Typing the numeric tower

Vincent St-Amour*, Sam Tobin-Hochstadt, Matthew Flatt, Matthias Felleisen

*Corresponding author for this work

Research output: Chapter in Book/Report/Conference proceedingConference contribution

10 Scopus citations

Abstract

In the past, the creators of numerical programs had to choose between simple expression of mathematical formulas and static type checking. While the Lisp family and its dynamically typed relatives support the straightforward expression via a rich numeric tower, existing statically typed languages force programmers to pollute textbook formulas with explicit coercions or unwieldy notation. In this paper, we demonstrate how the type system of Typed Racket accommodates both a textbook programming style and expressive static checking. The type system provides a hierarchy of numeric types that can be freely mixed as well as precise specifications of sign, representation, and range information-all while supporting generic operations. In addition, the type system provides information to the compiler so that it can perform standard numeric optimizations.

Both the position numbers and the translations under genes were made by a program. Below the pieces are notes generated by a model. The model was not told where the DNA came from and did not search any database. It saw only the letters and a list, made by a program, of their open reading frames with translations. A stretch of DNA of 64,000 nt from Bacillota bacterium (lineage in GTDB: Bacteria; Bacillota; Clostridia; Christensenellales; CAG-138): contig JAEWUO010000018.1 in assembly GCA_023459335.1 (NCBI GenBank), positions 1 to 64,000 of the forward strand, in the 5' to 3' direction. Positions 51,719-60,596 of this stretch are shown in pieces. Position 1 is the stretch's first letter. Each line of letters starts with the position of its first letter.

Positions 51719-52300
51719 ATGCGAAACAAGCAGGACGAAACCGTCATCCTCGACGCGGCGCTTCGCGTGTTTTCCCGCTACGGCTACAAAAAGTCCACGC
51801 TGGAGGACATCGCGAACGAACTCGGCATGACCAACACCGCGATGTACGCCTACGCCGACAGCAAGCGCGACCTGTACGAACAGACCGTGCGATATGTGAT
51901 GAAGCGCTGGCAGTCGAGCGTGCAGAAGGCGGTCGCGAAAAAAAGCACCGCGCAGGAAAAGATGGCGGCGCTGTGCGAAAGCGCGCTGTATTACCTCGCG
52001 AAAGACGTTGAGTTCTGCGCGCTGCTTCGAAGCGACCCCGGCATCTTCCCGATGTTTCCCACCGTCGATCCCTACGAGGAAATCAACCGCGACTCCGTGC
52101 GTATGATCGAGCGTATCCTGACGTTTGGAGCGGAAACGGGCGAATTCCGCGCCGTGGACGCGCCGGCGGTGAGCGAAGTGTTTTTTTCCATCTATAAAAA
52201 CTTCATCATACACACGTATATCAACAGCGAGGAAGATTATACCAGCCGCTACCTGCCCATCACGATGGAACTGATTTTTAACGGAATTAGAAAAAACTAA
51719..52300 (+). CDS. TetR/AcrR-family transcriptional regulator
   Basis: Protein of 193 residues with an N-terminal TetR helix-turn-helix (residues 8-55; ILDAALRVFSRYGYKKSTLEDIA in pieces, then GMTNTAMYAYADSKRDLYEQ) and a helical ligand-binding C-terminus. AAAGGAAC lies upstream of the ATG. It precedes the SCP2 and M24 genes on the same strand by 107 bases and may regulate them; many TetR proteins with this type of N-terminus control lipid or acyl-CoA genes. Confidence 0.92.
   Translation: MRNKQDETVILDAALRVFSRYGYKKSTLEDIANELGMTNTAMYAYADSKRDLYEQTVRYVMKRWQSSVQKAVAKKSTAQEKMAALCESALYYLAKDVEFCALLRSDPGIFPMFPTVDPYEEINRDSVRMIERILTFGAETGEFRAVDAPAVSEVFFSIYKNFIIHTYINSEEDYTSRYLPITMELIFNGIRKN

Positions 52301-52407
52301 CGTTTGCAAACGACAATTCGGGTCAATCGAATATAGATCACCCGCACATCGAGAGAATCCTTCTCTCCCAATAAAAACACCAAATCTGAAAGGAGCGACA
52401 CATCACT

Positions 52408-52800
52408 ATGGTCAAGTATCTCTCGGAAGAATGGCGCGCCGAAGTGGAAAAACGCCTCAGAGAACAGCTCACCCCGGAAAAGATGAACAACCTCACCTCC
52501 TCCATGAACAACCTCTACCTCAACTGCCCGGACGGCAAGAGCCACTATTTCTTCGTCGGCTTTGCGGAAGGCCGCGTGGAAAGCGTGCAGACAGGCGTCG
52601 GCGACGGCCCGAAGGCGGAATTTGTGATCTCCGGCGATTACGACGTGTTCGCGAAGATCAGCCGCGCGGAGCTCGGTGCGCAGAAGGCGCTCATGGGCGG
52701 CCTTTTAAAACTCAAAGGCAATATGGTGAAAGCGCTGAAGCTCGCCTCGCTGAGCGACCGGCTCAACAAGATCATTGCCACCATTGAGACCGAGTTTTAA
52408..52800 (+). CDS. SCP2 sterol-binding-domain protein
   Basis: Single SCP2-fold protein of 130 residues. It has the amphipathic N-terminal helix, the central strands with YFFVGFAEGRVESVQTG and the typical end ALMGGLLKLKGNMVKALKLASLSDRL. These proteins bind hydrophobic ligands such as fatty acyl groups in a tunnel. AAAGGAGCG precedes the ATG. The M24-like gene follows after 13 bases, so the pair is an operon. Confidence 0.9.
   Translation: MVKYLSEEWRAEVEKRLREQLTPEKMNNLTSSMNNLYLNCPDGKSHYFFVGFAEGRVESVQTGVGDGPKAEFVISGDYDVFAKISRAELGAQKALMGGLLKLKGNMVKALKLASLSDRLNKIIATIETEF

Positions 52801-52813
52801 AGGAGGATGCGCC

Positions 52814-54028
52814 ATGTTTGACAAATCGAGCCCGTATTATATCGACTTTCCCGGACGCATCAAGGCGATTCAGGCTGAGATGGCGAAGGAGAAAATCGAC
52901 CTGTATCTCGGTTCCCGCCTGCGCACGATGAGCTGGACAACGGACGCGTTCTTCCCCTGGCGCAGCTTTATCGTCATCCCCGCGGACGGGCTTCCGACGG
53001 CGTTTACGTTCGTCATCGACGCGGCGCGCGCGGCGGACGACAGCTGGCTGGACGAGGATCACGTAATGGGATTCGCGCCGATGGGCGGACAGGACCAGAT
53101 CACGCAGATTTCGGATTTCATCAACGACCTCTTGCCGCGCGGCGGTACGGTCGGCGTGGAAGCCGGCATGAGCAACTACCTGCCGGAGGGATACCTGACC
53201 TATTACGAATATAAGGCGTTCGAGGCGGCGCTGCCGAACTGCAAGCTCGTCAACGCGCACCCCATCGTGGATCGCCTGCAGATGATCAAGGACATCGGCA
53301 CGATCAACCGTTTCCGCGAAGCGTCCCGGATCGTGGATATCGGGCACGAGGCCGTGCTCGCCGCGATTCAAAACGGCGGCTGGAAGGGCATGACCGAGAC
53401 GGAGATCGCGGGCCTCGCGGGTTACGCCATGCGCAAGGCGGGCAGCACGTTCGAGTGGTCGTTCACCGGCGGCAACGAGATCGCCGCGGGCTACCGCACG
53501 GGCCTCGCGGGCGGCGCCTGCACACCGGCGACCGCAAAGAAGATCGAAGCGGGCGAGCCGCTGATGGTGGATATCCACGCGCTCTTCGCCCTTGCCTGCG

Original languageEnglish (US)
Title of host publicationPractical Aspects of Declarative Languages - 14th International Symposium, PADL 2012, Proceedings
Pages289-303
Number of pages15
DOIs
StatePublished - Feb 21 2012
Event14th International Symposium on Practical Aspects of Declarative Languages, PADL 2012 - Philadelphia, PA, United States
Duration: Jan 23 2012Jan 24 2012

Publication series

NameLecture Notes in Computer Science (including subseries Lecture Notes in Artificial Intelligence and Lecture Notes in Bioinformatics)
Volume7149 LNCS
ISSN (Print)0302-9743
ISSN (Electronic)1611-3349

Other

Other14th International Symposium on Practical Aspects of Declarative Languages, PADL 2012
CountryUnited States
CityPhiladelphia, PA
Period1/23/121/24/12

ASJC Scopus subject areas

  • Theoretical Computer Science
  • Computer Science(all)

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